Four-in-ten Millennial workers ages 25 to 29 had completed at least a bachelor’s degree in 2016, compared with 32% of Generation X workers and smaller shares of the Baby Boom and Silent generations when they were in the same age range.
Some trends in presidential elections either reversed or stalled: White turnout increased and the nonwhite share of the U.S. electorate remained flat from 2012.
There were a record 43.2 million immigrants living in the U.S. in 2015, making up 13.4% of the nation’s population. This represents a fourfold increase since 1960, when only 9.7 million immigrants lived in the U.S.
Almost 1.8 million H-1B visas have been distributed in fiscal years 2001 through 2015. Here are some key facts about the current H-1B visa program.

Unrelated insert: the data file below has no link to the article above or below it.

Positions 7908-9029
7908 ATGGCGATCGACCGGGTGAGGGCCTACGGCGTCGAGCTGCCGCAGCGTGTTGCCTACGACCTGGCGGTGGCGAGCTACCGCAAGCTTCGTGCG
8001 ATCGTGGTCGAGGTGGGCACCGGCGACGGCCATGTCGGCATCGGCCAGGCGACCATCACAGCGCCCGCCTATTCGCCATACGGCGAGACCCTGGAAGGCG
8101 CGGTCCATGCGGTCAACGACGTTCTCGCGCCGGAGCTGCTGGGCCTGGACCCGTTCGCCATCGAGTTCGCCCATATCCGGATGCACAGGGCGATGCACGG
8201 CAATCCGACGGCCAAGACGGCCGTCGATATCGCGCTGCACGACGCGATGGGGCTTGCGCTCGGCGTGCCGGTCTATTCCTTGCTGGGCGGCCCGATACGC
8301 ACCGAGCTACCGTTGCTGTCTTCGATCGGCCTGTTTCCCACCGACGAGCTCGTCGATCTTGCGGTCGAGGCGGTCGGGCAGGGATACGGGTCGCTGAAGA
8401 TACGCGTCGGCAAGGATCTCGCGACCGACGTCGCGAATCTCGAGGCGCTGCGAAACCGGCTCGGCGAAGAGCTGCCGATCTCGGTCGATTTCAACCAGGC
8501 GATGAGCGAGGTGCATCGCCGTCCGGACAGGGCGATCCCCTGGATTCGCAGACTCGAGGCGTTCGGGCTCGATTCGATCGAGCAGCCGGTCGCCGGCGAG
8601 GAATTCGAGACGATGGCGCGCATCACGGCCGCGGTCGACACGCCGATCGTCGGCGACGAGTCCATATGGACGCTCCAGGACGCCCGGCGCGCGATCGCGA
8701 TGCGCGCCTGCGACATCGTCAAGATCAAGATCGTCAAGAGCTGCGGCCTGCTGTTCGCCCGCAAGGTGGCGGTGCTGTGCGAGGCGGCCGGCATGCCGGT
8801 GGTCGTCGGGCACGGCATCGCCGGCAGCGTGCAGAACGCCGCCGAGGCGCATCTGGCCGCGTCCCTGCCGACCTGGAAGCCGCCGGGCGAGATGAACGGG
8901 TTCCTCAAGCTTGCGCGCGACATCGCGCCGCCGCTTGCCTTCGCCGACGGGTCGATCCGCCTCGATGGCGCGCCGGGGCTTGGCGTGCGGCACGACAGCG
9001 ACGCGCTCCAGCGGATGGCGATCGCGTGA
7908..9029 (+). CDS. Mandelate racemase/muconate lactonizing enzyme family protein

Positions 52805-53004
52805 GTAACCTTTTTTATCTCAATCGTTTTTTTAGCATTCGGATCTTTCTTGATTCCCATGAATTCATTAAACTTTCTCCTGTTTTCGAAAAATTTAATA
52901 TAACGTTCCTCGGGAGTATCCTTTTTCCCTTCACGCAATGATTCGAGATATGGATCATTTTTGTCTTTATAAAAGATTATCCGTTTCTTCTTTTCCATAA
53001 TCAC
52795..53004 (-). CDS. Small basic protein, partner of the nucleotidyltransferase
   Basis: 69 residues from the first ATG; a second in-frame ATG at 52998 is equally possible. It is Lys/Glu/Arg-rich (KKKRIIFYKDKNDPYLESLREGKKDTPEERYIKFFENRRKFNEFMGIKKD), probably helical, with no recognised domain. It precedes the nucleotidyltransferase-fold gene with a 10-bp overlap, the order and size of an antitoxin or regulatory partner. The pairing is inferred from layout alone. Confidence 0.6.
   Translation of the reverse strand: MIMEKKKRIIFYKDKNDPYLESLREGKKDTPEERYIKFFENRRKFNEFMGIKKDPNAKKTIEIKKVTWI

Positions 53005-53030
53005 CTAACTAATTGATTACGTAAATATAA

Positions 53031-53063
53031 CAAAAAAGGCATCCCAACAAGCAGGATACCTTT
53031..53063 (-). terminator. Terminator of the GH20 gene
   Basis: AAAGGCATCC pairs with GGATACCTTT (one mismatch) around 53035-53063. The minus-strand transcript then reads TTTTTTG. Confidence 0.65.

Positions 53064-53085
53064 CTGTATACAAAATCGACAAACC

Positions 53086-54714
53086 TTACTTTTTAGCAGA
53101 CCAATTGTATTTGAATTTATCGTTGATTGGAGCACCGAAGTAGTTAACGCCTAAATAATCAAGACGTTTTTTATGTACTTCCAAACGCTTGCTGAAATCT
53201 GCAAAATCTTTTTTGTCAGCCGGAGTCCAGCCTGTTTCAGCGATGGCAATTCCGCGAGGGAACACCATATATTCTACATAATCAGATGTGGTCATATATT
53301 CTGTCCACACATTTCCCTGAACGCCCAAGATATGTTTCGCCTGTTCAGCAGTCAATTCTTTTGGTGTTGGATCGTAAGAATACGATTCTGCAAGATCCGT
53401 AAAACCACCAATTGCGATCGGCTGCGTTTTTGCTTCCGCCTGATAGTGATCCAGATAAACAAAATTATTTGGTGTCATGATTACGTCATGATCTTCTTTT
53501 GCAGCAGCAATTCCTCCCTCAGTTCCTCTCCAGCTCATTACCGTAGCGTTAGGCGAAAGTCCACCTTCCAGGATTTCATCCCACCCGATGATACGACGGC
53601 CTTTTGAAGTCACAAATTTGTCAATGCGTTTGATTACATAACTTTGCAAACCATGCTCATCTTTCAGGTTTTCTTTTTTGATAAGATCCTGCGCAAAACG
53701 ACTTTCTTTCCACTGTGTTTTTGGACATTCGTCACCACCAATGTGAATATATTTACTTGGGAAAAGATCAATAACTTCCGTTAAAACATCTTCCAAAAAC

As the Mexican share of the total declined, the unauthorized immigrant population in the U.S. in 2015 was smaller than when the Great Recession ended.
Of the 84,995 refugees admitted to the United States in fiscal year 2016, the largest numbers came from the Democratic Republic of Congo, Syria, Burma (Myanmar) and Iraq.
Almost one-in-five voting members of the House and Senate are a racial or ethnic minority, making the 115th U.S. Congress the most diverse in history.
As Obama’s time in office nears its end, the U.S. remains short of his goal to produce more college graduates by 2020.
Black and Hispanic mortgage applicants are denied more frequently than whites and Asians, and when they do obtain mortgages they tend to pay higher rates.
Asian and Pacific Islander high school seniors are the most likely to say they like science, while blacks are the least likely.